│   ├   ├── sagas
       │   ├   ├   ├── index.tsx
       │   ├   ├── App.css
       │   ├   ├── App.tsx
       │   ├   ├── App.test.tsx
       │   ├   ├── Counter.tsx
       │   ├   ├── index.css
       │   ├   ├── index.tsx
       │   ├   ├── logo.svg
       │   ├   ├── react-app-env.d.ts
       │   ├   ├── rootReducer.ts
       │   ├   ├── serviceWorker.ts
       │   ├   ├── setupTests.ts
       │   ├   ├── store.ts
       │   ├── gitignore
       │   ├──
       │   ├── tsconfig.json
       ├── package.json
       ├── template.json

The template folder

The folder will be copied to the user’s app directory when Create React App installs. During this process, the file gitignore is renamed to .gitignore.

You can add whatever files you want in here, but you must have at least the files specified above.

The template.json file

This is the configuration file for your template. As this is a new feature, more options will be added over time. For now, only a package key is supported.

The package key lets you provide any keys/values that you want to be added to the new project’s package.json, such as dependencies (only dependencies are supported for now) and any custom scripts that your template relies on.

Below are the contents of our template.json file:

Step 6 – Testing a template

Create React App can use a local template on your file system. This is useful for development, or if you don’t want to publish. To test a template locally, pass the file path to the directory of your template root using the file: prefix.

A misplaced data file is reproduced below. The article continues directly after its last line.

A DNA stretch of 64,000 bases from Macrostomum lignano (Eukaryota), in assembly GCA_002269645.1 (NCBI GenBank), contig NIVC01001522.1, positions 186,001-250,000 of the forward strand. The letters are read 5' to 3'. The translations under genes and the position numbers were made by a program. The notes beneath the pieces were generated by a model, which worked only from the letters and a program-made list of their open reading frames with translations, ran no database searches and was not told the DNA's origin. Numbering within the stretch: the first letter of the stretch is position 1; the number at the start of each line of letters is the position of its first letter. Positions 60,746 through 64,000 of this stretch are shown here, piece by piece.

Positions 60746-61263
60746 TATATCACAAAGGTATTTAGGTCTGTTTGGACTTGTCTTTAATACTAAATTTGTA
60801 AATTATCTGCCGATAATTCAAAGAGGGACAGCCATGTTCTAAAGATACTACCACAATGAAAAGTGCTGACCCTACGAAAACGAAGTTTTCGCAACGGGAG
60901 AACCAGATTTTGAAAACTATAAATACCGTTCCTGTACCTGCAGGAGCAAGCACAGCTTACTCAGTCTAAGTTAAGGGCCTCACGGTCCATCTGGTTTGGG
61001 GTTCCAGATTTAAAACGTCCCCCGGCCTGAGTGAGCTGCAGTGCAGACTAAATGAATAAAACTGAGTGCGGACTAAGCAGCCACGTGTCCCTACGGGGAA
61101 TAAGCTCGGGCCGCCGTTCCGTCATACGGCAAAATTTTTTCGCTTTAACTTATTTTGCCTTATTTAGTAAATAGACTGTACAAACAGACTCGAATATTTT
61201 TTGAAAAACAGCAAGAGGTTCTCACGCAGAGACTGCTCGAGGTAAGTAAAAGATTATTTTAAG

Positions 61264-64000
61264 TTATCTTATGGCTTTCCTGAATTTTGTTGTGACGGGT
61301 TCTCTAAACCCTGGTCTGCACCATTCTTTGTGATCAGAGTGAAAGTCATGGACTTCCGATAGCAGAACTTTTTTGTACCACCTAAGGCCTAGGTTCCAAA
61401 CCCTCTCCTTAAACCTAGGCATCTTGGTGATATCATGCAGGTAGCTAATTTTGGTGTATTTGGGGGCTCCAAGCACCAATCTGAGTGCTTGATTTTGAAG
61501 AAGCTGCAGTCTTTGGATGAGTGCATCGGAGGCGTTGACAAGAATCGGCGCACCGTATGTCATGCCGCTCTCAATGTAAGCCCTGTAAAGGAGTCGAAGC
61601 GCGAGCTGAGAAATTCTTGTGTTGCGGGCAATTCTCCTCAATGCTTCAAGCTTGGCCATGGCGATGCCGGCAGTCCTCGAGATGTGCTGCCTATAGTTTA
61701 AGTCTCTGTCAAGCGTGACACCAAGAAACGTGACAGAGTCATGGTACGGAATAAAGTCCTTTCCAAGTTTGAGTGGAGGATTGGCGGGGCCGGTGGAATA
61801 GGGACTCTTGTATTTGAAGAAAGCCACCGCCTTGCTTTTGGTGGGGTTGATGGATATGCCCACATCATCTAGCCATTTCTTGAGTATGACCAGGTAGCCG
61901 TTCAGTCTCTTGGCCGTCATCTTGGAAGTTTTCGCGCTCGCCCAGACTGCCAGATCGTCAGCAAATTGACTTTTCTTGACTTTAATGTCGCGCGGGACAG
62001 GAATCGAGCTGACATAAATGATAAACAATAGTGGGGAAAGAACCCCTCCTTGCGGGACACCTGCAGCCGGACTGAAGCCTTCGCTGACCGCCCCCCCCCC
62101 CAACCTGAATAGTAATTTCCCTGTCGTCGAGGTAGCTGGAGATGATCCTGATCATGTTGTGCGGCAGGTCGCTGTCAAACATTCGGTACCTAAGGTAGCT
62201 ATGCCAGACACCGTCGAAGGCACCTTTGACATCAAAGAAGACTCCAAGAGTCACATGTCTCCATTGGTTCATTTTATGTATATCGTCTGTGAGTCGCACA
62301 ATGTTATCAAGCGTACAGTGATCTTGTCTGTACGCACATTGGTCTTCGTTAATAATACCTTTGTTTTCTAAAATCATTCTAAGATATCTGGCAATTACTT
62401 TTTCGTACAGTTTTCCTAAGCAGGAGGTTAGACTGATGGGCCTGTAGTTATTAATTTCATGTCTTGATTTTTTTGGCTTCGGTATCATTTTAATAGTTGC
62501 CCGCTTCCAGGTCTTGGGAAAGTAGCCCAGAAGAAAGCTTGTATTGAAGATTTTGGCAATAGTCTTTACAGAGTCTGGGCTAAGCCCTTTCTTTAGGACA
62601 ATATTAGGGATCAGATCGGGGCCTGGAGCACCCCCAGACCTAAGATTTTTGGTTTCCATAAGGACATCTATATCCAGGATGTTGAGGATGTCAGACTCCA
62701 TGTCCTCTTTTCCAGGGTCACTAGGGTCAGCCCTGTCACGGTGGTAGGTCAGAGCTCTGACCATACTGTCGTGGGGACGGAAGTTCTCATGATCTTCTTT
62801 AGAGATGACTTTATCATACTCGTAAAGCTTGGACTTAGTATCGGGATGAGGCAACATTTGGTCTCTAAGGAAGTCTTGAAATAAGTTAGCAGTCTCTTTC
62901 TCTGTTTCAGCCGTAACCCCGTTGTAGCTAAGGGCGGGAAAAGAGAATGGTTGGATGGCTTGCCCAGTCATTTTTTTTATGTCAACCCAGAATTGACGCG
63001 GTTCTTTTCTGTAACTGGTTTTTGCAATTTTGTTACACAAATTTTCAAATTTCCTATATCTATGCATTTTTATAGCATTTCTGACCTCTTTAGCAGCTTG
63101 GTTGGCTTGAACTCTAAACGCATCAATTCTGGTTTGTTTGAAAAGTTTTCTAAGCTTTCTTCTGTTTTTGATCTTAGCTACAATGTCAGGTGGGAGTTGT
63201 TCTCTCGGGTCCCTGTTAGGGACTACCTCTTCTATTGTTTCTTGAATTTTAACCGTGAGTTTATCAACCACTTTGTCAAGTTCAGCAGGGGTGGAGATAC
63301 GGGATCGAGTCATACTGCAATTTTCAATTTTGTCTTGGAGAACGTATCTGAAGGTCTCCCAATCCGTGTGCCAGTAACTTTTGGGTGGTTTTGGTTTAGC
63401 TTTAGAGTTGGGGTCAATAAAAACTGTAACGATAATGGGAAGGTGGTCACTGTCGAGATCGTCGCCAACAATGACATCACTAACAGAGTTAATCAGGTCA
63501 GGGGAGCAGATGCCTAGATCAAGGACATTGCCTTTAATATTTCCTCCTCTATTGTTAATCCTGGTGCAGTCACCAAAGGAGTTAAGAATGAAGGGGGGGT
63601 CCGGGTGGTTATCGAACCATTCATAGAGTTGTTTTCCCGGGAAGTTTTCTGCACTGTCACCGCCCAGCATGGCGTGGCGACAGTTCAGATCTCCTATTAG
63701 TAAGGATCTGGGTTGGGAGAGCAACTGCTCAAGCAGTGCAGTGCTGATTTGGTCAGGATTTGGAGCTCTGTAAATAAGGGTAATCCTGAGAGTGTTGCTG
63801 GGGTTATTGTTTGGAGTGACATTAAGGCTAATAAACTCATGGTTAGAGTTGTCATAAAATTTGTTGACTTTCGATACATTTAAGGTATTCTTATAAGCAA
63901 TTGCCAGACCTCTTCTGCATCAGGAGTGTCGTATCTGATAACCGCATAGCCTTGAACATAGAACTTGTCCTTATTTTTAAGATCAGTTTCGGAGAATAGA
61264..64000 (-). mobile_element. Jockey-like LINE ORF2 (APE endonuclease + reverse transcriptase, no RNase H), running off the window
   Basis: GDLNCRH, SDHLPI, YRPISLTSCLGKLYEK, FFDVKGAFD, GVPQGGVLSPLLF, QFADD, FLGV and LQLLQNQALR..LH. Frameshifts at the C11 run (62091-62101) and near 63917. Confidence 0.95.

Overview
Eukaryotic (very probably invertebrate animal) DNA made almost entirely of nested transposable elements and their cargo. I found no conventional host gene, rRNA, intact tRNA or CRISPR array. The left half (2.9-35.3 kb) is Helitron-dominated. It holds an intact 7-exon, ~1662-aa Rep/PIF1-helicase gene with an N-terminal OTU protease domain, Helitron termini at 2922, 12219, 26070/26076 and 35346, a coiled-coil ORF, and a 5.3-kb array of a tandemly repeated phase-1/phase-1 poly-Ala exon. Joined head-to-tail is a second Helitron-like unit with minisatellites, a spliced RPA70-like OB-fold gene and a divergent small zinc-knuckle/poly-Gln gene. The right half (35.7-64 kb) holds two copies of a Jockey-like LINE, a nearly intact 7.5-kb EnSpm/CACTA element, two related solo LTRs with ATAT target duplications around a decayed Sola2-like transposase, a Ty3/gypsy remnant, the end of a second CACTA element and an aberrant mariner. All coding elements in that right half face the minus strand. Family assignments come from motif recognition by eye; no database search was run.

Use npx create-react-app my-app --template file:. in your template root folder.

npx create-react-app my-app --template file:../path/to/your/template/cra-template-saga

Step 7 – Publishing a template on npm

Publishing to npm is a topic of its own. To keep the scope small: After registering at npm and authorizing on the CLI

npm login

Run the following command to publish the project as an npm package:
npm publish --access public

Wow, congratulations, you should now have created and published a Create React App custom template. Bootstrap a new React application with npx create-react-app your-app --template your-custom-template.

The published npm package

Learning Tools

There is a lot that we can gain from Typescript when using it to type check. Find below useful links to learn more about Typescript, React, Redux-Toolkit, Redux Injectors, Create React App, and Redux Sagas.

Learning Strategy

To get the most out of this article and the GitHub project, you will need to have basic knowledge of how Typescript works as a super-set of JavaScript in a React app. You also need to understand how redux-saga a Redux middle ware handles React applications side effects. Armed with that knowledge, I believe you can be able to apply what you have learned here when working with client-facing applications built with Typescript and React.

Reflective Analysis.

As the code base of a React app grows, it can become too difficult to read, share, or maintain. Navigating these code bases can be tedious, and refactoring code is risky. Typescript helps you refactor code and prevent typos, making it far easier to maintain and update without changing any of its behaviors. Also one of the most loved features of Typescript is its ability to highlight errors as soon as they crop up. Typescript shows you errors before you ever run the code, saving hours of time fixing bugs or mistakes early on.


This was a very basic intro to Typescript majorly focusing on how to setup Typescript using CRA(Create React App) which should enable anyone to start with Typescript.

You can always refer to the GitHub repository to clone the project we have created.

Please share your thoughts about this article in the comment section, I’d be happy to talk! Thanks for reading, learning and sharing.

More on React and Redux, checkout out this: How to create a Custom Redux-Saga Template with CRA